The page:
President Barack Obama meeting with Russian President Vladimir Putin in Enniskillen, Northern Ireland on June 17, 2013.

(AP Photo/Evan Vucci, File)

Analysis & Opinions - RIA Novosti

View From the Global Tank: Snowden Has Left the Building: A Gift to US-Russian Relations

| August 1, 2013

"So Snowden has left the building. The NSA leaker’s departure from Moscow’s Sheremetyevo airport, for an undisclosed location in Russia, on Thursday is turning into a real blessing for the US-Russian relationship," writes Simon Saradzhyan. "It may sound perverse, but both Barack Obama, and, to a lesser extent, Vladimir Putin, have good cause to thank the man whom the US government has fruitlessly asked Russia to extradite and whom the Russian government has just granted temporary asylum."

- Belfer Center for Science and International Affairs, Harvard Kennedy School Belfer Center Newsletter

Elbe Group Facilitates U.S.-Russia Communication, Security

| Summer 2013

As U.S. and Soviet forces converged in Germany in the final days of WWII, both armies met at the River Elbe near Torgau. That meeting of comrades, united in the face of common threats, is the inspiration for the Belfer Center’s “Elbe Group,” whose purpose is to maintain an open and continuous channel of communication on sensitive issues of U.S.-Russian relations. In late March, the Elbe Group met in Jerusalem for its eighth meeting since its founding in 2010.

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Analysis & Opinions - Moscow Times

Mutually Assured Stability

| December 20, 2011

"Fall 1991 saw U.S. and Soviet leaders display goodwill by pledging to unilaterally consolidate and reduce their nations' arsenals of tactical nuclear weapons in what became the last milestone in the history of U.S.-Soviet arms control....Twenty years after, however, the two countries still have thousands of tactical nuclear weapons outside any of the existing international arms control regimes," writes Simon Saradzhyan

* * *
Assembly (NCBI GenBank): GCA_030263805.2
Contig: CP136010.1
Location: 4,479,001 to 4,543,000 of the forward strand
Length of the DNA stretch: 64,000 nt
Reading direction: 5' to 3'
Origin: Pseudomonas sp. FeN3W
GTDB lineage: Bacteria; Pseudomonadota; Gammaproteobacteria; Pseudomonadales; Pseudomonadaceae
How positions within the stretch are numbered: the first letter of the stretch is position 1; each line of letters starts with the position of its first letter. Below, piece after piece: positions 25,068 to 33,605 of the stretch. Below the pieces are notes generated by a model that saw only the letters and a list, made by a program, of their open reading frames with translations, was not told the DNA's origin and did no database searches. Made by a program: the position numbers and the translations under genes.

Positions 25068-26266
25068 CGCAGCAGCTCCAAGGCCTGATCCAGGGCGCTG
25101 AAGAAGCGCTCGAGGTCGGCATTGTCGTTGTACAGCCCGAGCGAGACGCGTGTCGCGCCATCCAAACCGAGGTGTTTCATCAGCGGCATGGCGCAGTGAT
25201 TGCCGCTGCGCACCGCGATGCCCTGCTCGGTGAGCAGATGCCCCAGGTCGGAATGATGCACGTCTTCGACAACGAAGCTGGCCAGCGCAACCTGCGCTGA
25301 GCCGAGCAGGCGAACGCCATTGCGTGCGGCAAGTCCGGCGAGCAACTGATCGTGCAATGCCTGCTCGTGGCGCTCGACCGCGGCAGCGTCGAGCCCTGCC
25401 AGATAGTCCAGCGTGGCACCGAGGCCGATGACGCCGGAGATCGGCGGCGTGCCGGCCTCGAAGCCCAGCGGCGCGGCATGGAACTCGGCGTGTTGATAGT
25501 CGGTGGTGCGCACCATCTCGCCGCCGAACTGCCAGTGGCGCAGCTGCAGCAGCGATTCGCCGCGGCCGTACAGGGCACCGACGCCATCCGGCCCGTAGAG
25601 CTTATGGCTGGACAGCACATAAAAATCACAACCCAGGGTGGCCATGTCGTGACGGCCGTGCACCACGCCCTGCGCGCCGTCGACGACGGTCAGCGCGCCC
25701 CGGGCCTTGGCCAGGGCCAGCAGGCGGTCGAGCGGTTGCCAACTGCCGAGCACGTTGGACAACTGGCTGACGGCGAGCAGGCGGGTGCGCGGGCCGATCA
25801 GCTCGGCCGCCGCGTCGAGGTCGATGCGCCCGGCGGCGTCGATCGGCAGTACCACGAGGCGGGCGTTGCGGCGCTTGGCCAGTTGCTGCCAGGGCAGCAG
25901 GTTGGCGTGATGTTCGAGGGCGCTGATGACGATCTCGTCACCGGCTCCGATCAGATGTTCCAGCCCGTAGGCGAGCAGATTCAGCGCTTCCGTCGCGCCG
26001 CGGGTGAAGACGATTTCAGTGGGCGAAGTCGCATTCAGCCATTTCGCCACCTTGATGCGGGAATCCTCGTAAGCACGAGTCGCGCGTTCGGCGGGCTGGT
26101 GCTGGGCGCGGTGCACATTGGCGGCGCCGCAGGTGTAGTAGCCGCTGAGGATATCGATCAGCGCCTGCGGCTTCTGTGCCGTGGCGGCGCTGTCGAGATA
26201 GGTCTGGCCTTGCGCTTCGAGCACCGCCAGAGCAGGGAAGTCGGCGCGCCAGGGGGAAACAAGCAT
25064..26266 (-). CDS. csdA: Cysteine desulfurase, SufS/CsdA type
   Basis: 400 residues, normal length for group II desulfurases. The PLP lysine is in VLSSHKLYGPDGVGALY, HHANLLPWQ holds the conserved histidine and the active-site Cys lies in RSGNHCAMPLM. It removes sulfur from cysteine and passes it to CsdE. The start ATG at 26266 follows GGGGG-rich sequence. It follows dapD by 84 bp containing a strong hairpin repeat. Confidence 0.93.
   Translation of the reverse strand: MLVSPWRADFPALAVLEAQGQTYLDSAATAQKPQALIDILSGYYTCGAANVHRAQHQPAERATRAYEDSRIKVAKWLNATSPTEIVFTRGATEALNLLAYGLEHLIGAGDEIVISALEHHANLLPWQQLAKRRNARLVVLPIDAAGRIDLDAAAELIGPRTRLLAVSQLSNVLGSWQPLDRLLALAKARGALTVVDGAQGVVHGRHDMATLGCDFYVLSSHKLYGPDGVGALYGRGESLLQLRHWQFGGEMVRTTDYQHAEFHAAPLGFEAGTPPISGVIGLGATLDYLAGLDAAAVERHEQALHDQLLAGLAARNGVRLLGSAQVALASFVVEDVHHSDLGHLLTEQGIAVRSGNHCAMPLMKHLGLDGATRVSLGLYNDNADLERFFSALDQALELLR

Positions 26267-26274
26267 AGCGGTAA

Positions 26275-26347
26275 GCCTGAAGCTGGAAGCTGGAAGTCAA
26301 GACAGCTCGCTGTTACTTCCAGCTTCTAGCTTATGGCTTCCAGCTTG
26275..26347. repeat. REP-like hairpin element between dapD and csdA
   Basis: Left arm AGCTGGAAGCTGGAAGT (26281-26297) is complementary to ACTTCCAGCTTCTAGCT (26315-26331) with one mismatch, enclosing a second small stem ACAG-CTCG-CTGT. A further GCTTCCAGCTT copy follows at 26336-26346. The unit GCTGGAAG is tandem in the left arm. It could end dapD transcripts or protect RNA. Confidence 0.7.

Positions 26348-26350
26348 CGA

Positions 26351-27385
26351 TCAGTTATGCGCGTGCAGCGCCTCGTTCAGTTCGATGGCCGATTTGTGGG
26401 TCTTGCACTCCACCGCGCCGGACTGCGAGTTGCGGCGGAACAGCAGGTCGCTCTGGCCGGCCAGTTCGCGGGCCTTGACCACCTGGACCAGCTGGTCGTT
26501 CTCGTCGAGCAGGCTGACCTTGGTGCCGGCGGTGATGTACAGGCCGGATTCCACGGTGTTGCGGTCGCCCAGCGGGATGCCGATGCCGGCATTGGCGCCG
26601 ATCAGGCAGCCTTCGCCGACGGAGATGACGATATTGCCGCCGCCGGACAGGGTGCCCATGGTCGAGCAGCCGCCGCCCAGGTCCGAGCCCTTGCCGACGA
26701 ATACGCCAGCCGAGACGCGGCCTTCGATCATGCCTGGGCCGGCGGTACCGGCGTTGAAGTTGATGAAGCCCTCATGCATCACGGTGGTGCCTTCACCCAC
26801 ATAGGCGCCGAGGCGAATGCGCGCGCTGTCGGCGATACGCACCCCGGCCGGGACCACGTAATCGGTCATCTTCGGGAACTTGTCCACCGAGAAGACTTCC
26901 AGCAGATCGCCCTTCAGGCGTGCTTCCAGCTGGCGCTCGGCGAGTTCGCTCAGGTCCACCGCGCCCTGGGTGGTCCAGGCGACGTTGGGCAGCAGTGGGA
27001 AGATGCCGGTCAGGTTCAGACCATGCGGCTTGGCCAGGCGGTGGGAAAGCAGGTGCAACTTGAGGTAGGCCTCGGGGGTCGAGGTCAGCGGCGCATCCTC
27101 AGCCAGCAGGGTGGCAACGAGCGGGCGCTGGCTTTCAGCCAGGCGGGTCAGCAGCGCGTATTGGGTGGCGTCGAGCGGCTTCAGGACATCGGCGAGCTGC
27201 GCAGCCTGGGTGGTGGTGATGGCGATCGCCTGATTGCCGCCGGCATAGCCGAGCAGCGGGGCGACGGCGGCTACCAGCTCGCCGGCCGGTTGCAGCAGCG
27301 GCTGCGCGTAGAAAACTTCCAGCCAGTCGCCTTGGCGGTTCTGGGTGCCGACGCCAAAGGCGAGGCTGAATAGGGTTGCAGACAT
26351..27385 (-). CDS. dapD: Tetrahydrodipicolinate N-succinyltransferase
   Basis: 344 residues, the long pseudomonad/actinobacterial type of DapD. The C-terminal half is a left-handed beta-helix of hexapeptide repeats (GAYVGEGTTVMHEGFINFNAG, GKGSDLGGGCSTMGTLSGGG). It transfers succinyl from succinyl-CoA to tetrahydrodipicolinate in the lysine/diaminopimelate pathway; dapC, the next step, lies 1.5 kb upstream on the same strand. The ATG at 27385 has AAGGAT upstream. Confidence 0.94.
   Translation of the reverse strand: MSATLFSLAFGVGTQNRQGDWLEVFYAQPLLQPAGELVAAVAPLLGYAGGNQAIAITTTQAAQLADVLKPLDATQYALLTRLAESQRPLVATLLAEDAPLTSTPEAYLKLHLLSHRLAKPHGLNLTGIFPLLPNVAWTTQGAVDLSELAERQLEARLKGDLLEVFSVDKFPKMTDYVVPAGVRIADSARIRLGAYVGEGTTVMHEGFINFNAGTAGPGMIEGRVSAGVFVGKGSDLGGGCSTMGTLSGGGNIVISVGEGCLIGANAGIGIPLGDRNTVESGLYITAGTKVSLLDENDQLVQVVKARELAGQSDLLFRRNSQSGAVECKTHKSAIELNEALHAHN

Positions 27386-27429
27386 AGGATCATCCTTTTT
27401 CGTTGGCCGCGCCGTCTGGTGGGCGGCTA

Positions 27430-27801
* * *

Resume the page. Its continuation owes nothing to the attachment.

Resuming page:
Report

The U.S.-Russia Joint Threat Assessment of Nuclear Terrorism

| June 6, 2011

Researchers from the United States and Russia have issued a joint assessment of the global threat of nuclear terrorism, warning of a persistent danger that terrorists could obtain or make a nuclear device and use it with catastrophic consequences. The first joint threat assessment by experts from the world’s two major nuclear powers concludes: “If current approaches toward eliminating the threat are not replaced with a sense of urgency and resolve, the question will become not if but when, and on what scale, the first act of nuclear terrorism occurs.”

- Belfer Center for Science and International Affairs, Harvard Kennedy School Quarterly Journal: International Security

Belfer Center Newsletter Spring 2011

| Spring 2011

The Spring 2011 issue of the Belfer Center newsletter features recent and upcoming activities, research, and analysis by members of the Center community on critical global issues. This issue highlights the Belfer Center’s continuing efforts to build bridges between the United States and Russia to prevent nuclear catastrophe – an effort that began in the 1950s. This issue also features three new books by Center faculty that sharpen global debate on critical issues: God’s Century, by Monica Duffy Toft, The New Harvest by Calestous Juma, and The Future of Power, by Joseph S. Nye.